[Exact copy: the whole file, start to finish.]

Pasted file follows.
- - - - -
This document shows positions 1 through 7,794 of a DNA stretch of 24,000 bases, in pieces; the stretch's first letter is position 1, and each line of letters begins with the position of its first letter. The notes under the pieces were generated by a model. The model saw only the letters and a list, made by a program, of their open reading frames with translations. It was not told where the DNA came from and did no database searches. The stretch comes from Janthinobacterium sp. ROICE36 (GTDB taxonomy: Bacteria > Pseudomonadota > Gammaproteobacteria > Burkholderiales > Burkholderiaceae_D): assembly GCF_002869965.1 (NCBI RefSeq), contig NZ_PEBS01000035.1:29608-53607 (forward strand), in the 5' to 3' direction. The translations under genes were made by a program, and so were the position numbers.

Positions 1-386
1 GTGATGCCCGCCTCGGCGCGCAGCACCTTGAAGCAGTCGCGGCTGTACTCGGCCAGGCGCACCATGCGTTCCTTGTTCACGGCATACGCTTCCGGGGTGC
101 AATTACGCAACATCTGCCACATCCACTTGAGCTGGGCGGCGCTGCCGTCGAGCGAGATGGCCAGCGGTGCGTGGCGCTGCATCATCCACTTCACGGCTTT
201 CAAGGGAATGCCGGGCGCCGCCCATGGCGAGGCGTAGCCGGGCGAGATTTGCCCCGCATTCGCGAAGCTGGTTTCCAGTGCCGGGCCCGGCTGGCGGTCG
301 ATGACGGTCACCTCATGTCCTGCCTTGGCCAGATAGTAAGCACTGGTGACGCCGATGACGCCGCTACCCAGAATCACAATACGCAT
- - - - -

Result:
This document shows positions 1 through 7,794 of a DNA stretch of 24,000 bases, in pieces; the stretch's first letter is position 1, and each line of letters begins with the position of its first letter. The notes under the pieces were generated by a model. The model saw only the letters and a list, made by a program, of their open reading frames with translations. It was not told where the DNA came from and did no database searches. The stretch comes from Janthinobacterium sp. ROICE36 (GTDB taxonomy: Bacteria > Pseudomonadota > Gammaproteobacteria > Burkholderiales > Burkholderiaceae_D): assembly GCF_002869965.1 (NCBI RefSeq), contig NZ_PEBS01000035.1:29608-53607 (forward strand), in the 5' to 3' direction. The translations under genes were made by a program, and so were the position numbers.

Positions 1-386
1 GTGATGCCCGCCTCGGCGCGCAGCACCTTGAAGCAGTCGCGGCTGTACTCGGCCAGGCGCACCATGCGTTCCTTGTTCACGGCATACGCTTCCGGGGTGC
101 AATTACGCAACATCTGCCACATCCACTTGAGCTGGGCGGCGCTGCCGTCGAGCGAGATGGCCAGCGGTGCGTGGCGCTGCATCATCCACTTCACGGCTTT
201 CAAGGGAATGCCGGGCGCCGCCCATGGCGAGGCGTAGCCGGGCGAGATTTGCCCCGCATTCGCGAAGCTGGTTTCCAGTGCCGGGCCCGGCTGGCGGTCG
301 ATGACGGTCACCTCATGTCCTGCCTTGGCCAGATAGTAAGCACTGGTGACGCCGATGACGCCGCTACCCAGAATCACAATACGCAT